Often, senior executives think that disaster recovery is an activity that is better left to the IT department. Business continuity is a critical concern of top management. Disaster recovery managers must convince management that it is not just about systems, networks, and data, but a bigger picture of the entire enterprise. After all, those at the top are accountable if the enterprise finds itself in a catastrophic situation.

Are existing and potential risks constantly assessed?

The risk analysis process includes not only the evaluation of threats and vulnerabilities but the probability of their occurrence. Disaster recovery officers should test their disaster recovery strategy on a range of disaster scenarios, from data inaccessibility to outage to facility damage and more. They should consider recent untoward events and analyze the impact those events had on business, as well as assess the associated costs and other collateral damage.

Is the redundant backup system working?

Redundant backups are the last lines of defense for recovering lost data. Thus, it is important to ensure that backups are working reliably to eliminate all potential points of failure within the backup framework.

A reliable backup solution includes deploying backup servers and using redundant backup media. For backup servers, the best approach is a two-step, or better still a multi-step, backup design and process. Each backup server is a fallback to the other so that if one fails, the others can take over. To further strengthen the backup system, disaster recovery officers may consider replicating the backup servers’ contents to a third-party data center or the cloud rather than depending on in-house replication.

Is there an effective cycle testing process for the disaster recovery system?

The cycle testing process should utilize multiple methods and approaches from one stage to the next. At the end of the cycle, the entire disaster recovery plan should be completely evaluated for errors and deficiencies that should be removed from the plan no matter how minor they are. Cyclic recovery testing helps early detection and correction of errors and the resulting problems.

For management, disaster recovery plan testing ensures stakeholders that the disaster recovery system is working. For IT, it provides key inputs into improving the business continuity strategy of the enterprise.

Considerations for a Disaster Recovery Plan

Larger companies have broad options for business continuity strategies, but smaller businesses with limited resources are often left to deal with disasters on an ad hoc basis. Big or small, businesses nevertheless need to consider all important assets – physical assets, IT assets, and their employees – in their DR plan.

The DR site. Ideally, the DR site should be conveniently accessible from the main site, not too close as to be similarly affected by the same widespread disaster but not too far away as to limit communication. DR planners should look for locations that are free from geographic connectivity limitations such as mountains and oceans.

Employee needs. A successful recovery solution takes into account the big picture, not just the physical assets and the IT system. Companies often assume that employees will always be able to travel to the DR site to manage the recovery process. However, in a widespread disaster, employees may be occupied with home recovery, roads and bridges may be impassable, and travel systems shut down. Working from home is a valid temporary solution if power and connectivity are available in employees’ homes.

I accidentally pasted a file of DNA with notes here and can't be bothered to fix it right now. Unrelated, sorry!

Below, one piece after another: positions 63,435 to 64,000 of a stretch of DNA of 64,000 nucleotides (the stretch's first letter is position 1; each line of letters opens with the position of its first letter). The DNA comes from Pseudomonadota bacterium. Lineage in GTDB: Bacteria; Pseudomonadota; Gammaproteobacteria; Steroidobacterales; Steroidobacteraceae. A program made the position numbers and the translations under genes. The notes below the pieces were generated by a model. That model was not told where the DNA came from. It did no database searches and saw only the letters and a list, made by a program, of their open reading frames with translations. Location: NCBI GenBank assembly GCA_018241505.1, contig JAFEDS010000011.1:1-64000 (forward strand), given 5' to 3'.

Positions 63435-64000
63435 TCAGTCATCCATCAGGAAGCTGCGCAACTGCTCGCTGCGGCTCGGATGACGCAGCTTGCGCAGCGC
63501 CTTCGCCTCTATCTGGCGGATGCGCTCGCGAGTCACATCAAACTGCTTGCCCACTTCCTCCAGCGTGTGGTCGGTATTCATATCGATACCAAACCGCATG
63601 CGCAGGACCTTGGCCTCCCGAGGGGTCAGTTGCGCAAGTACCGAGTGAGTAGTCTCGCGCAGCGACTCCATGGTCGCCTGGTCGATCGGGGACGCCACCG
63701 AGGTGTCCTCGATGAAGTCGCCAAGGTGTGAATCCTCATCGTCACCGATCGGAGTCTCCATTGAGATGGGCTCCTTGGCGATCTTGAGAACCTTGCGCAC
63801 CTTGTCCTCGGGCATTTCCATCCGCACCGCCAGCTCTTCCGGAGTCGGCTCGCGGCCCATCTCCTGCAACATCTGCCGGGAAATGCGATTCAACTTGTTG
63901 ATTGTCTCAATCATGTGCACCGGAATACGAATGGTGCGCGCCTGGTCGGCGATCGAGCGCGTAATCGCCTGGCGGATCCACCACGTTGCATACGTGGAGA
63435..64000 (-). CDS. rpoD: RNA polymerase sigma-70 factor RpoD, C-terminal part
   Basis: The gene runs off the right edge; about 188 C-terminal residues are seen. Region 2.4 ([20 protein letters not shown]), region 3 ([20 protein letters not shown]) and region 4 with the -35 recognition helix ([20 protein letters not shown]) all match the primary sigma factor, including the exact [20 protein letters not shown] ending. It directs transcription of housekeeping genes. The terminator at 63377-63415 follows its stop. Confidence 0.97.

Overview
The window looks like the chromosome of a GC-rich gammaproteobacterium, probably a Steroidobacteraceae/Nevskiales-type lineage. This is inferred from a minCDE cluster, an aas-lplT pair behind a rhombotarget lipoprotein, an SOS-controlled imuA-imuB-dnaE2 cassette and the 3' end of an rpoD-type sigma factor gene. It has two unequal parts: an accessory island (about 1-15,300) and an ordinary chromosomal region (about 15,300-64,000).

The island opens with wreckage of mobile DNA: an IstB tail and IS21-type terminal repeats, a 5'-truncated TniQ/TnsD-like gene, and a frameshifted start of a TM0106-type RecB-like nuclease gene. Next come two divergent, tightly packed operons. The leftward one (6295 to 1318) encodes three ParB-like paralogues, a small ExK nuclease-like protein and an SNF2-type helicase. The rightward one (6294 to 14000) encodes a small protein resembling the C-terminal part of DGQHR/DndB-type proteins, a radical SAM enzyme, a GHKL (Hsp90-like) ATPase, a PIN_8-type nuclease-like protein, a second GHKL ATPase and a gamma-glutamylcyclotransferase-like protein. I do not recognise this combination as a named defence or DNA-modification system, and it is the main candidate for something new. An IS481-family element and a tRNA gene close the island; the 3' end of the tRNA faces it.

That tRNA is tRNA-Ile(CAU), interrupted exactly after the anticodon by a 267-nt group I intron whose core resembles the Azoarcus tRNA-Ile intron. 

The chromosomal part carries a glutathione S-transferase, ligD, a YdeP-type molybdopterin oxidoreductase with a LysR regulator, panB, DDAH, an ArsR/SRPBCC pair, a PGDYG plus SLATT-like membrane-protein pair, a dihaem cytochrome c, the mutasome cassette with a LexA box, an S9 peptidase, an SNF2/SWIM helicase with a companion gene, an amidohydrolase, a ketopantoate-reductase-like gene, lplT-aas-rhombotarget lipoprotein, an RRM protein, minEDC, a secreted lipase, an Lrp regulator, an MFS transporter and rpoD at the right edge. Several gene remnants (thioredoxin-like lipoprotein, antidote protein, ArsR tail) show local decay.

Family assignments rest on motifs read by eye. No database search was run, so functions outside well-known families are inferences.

Disaster Recovery Options

Emerging technologies are helping both big and small businesses deal with the aftermath of disasters. Even the most mundane of disasters can have a devastating impact on a business if it destroys data and keeps customers away.

The cloud. Enterprises are realizing that they cannot rely solely on an in-house recovery system. Because of its virtualized nature, the cloud is a viable disaster recovery option, affording businesses faster and more flexible recovery for backing up data at a lower cost. Servers, the operating system, applications, data, and patches are abstracted into a single virtual server that can be backed up to an offsite data center and spun up in a virtual host in a matter of minutes without reloading each component of the server.

A cloud DR solution also allows SAN-to-SAN replication, making multi-site availability possible. Because of the solution’s flexibility, resources can be scaled down for less critical applications and servers while prioritizing more critical applications to keep the business running through the disaster.

Colocation. Colocation sites provide an ideal environment for disaster recovery if the data centers are strategically distanced from one another, on separate grids, and located in areas with a low incidence of natural disasters. The availability of reliable power, cooling, connectivity, security, and remote support are also important considerations when opting for colocation.

Work from home. Allowing employees to work from home is a viable recovery strategy. Remote workers can work from any capable device such as home computers, laptops, or smartphones in a virtualized desktop environment where applications and data are run and controlled centrally. This approach reduces concerns over security, privacy, and infrastructure.

An enterprise’s ability to remain operational during and after a disaster depends on the disaster recovery strategy it implements. For expert help crafting a DR strategy, contact us at BlackPoint IT Services.